The new kid on the block is Amarathus tricolor with several common names Joesph's Coat Amaranthus, Fountain Plant, Tampala with leaves 2-6" long. Look at the blotched red and green leaves. This is fireworks in your garden. Guaranteed to make folks take a another look. It gets a couple feet tall and the varieties tell you how spectacular this plant really can be. Molten Fire, Flaming Fountain, and Illumination are just a few fascinating varieties of this blast of color and form.

You'll rarely see this plant when temperatures are cool. It needs soil temperatures of at least 70 to germinate and flourish. So, don't put it out too early. It will just sit there or maybe even suffer until things warm up. It really likes full sun and dry conditions, its very very drought tolerant and can have trouble if it stays too wet. problem It can get up to 5' tall, it may need some staking.

From a design standpoint, it is an eye-full. It's probably best not to try to blend it in with a lot of other plants because it's almost fluorescent. It can easily overwhelm an entire garden, so use it with discretion. I'd try surrounding it with some green foliage plants and leave it alone. It certainly doesn't need any help to be noticed. Amarathus tricolor.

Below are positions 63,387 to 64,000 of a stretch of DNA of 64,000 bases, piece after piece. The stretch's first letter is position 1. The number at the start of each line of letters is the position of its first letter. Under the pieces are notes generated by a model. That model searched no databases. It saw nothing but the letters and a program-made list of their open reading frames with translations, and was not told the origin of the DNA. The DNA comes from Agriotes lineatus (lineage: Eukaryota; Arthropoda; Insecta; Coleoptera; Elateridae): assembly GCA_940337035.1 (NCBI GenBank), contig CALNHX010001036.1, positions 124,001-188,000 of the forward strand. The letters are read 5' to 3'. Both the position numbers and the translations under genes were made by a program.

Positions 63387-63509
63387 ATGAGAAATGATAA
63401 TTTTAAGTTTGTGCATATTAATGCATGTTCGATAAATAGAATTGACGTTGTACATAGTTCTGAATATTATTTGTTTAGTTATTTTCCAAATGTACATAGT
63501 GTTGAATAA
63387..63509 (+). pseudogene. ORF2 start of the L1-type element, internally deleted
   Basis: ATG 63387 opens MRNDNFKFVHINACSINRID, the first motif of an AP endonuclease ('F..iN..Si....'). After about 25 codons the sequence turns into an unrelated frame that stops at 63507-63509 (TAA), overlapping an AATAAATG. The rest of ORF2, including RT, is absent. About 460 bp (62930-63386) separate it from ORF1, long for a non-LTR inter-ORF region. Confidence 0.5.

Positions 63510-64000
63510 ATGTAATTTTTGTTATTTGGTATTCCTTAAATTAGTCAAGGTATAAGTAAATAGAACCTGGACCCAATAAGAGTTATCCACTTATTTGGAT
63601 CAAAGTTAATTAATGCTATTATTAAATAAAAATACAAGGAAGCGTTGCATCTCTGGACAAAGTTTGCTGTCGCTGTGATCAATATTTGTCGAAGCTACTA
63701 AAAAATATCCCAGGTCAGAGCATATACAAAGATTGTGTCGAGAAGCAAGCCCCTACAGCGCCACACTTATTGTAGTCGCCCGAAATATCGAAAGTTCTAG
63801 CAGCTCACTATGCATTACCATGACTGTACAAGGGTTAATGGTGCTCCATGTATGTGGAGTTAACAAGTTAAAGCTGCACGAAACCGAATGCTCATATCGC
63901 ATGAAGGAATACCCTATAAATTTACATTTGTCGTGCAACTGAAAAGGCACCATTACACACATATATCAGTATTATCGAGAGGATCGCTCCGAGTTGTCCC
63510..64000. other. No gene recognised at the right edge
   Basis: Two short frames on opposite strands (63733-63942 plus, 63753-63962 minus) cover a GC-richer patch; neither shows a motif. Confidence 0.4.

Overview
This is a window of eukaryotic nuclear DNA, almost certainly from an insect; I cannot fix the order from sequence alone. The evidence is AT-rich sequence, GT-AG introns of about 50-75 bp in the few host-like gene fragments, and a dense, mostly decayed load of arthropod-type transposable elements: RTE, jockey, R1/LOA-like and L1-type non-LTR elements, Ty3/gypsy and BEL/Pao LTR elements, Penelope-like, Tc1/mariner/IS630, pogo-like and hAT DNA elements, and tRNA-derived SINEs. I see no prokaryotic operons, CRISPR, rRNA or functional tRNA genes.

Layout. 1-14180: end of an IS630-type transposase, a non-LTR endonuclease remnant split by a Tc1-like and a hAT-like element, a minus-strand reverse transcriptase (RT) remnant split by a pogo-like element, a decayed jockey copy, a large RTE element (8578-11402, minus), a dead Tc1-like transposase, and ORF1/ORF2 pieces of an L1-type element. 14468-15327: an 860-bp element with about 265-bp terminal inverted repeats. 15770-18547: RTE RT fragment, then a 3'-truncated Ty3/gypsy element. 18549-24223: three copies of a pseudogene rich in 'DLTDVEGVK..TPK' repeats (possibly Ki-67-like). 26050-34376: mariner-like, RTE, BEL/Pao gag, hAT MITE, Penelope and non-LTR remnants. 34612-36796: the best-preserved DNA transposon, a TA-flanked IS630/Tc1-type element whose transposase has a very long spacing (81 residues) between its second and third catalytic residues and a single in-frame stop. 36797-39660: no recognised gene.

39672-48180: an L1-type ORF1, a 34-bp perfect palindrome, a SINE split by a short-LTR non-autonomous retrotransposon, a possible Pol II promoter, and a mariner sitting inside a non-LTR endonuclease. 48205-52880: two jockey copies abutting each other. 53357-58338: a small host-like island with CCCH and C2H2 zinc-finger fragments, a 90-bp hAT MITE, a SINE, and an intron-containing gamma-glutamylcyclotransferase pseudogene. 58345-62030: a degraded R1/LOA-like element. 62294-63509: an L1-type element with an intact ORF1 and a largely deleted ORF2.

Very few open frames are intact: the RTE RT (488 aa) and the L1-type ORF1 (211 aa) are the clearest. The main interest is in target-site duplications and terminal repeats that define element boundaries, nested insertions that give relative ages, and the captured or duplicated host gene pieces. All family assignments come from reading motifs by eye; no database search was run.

One problem we have around here are flea beetles eating the foliage. Flea beetles are shiny, oval blue-black, brown or bronzy green beetles about 1/16 inch long. They're called flea beetles because they jum when disturbed. Flea beetles love hot dry conditions, so we start to see them this time of year esp. if we are in a drought situation.